Before I’m an educator, I’m a learner.
“The best teachers I know are the ones that still see themselves as works in progress and are continually looking for new ways to improve. They are learners. They are students of their profession and calling.”
— Jarod Bormann in Professionally Driven: Empower Every Educator To Redefine PD
At 40 years old, I’m now in my 18th year of teaching at my fourth school. With memories of being the “young guy” on campus still fresh in my memory, I now wear the label of veteran.
Of course, those years of experience offer confidence and insight. 17 years removed from rookie, I have a clearer sense of my professional strengths and weaknesses.
I know a whole lot more about classroom management and student behavior. I have a firmer understanding of what optimal conditions for learning look like. My thinking around assessment and learning has evolved astronomically. I’m better at setting personal boundaries and establishing self-care practices that allow me to be better in the classroom.
But I’m keenly aware that I still have a long, LONG way to go and a whole lot more to learn.
And I love that.
There might have been a time early in my career when I envisioned the master teacher as an educator who had basically arrived. This was the teacher who held her students’ attention with hypnotic powers. Who oozed the sort of charisma that inspired incredible heights of work, creativity, and achievement. Whose timeless classroom management systems had been tweaked to a state of permanent perfection. Who drew from a bottomless well of instructional resources to locate a solution for every possible challenge. Who personally knew every inch of their content area and whose expertise was legendary.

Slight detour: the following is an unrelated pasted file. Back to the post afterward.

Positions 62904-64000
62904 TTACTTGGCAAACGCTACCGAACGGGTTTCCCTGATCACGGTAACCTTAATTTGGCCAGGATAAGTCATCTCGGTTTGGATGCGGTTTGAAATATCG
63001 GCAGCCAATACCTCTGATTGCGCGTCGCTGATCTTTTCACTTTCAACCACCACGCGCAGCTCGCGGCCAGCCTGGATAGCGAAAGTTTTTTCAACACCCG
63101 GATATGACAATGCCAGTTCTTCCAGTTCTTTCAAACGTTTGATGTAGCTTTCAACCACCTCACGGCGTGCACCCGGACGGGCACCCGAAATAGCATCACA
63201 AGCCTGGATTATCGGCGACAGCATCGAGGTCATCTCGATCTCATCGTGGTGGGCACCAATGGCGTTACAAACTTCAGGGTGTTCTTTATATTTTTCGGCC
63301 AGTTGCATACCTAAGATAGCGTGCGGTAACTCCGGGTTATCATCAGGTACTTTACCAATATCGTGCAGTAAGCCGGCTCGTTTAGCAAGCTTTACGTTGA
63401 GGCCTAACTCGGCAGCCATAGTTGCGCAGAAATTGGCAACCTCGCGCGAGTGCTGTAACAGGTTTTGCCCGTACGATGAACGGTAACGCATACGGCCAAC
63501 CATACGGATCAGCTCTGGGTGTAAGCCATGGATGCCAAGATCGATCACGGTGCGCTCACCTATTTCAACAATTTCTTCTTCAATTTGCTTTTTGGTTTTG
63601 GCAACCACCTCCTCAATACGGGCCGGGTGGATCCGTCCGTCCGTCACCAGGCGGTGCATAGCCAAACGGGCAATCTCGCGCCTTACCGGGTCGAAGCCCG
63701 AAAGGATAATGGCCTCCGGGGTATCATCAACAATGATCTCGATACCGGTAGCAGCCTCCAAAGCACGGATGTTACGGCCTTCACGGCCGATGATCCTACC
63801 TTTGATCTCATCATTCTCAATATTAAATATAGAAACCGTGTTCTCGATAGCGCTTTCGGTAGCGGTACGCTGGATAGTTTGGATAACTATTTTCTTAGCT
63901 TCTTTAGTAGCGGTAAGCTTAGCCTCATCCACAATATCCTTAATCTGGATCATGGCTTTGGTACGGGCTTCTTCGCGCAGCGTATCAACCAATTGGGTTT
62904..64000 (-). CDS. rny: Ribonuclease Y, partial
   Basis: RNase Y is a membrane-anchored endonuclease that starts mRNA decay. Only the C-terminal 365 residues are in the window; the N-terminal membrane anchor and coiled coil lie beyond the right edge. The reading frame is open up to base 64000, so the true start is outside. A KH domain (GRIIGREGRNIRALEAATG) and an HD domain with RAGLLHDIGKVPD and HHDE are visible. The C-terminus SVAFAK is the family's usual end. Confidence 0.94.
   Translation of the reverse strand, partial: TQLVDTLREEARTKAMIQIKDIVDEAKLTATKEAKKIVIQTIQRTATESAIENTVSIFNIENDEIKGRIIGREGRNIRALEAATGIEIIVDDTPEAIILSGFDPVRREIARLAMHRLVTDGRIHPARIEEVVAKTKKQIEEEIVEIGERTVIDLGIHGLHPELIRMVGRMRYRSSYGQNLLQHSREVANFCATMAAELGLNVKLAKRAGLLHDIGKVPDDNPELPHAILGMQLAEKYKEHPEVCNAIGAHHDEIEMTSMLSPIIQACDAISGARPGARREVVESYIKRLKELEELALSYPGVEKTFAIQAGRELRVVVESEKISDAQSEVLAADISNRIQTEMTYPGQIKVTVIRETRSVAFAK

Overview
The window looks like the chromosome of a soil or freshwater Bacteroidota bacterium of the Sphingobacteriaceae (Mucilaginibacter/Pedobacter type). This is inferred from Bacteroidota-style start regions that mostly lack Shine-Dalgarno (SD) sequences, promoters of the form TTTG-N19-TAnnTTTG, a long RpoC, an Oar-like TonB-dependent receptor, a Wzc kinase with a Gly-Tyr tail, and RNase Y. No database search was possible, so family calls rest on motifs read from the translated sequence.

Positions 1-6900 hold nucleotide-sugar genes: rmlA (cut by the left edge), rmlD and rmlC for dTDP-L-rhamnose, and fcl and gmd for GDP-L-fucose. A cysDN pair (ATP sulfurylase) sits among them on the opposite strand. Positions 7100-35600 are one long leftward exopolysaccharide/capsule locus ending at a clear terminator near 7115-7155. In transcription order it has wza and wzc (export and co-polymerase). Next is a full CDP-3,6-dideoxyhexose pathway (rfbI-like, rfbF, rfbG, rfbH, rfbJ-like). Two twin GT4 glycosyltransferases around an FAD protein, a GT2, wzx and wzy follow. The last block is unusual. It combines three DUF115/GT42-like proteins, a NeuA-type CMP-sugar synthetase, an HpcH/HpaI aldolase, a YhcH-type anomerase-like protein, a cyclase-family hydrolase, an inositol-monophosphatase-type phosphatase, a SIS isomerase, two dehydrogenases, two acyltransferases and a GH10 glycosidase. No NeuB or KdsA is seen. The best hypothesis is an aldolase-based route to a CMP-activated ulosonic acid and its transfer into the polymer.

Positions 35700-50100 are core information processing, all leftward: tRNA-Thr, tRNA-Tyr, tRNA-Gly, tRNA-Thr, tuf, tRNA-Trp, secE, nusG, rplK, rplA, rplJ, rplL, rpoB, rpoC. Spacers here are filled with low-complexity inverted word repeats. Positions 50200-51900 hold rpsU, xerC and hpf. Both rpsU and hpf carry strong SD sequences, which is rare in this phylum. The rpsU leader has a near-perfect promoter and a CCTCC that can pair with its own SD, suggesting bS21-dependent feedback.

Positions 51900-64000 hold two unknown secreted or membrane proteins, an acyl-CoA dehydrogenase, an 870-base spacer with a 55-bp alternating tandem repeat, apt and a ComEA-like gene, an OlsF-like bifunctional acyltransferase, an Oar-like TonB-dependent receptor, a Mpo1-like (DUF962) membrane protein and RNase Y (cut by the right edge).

Who never made a mistake, never failed, who never felt embarrassed or frustrated.
Today, there might be some aspects of confidence and mastery in that vision that I still strive for. But I also recognize that most of that picture of “arrival” is mere mythology.
I now see that year-over-year consistency leads to stagnancy, that comfort breeds complacency.
As I continue to grow as a professional, as I learn from my PLN, as I read Mindset by Carol Dweck or Professionally Driven by Jarod Bormann, I’m constantly reminded that we’re all — ALL OF US — on a continuous journey of growing, stretching, and learning.
Even the best among us fail, miss the mark, pick ourselves up and continue to learn.
Especially the best among us.
I took a new teaching position this year, and in some ways, a new position means going back to square one. Hitting reset.
It’s a chance to ignore my old assumptions and beliefs, to reimagine every moment, every class, every course, every subject. To critique my own practice. To push the limits of what is possible for every one of my learners.
I want to push myself into uncomfortable spaces and take bigger risks.
Because I haven’t made it. And because “making it” isn’t the goal, anyway.
“If you haven’t failed in the classroom lately, you aren’t pushing the envelope far enough. ‘Safe’ lessons are a recipe for mediocrity at best.”
— Dave Burgess in Teach Like a Pirate
I’m a student of my profession.
I’m a lifelong learner.
And the appetite for growth is real.
So I’m getting after it.
I’m seeking to stretch, risk, grow, and learn.
I’m staying hungry this year.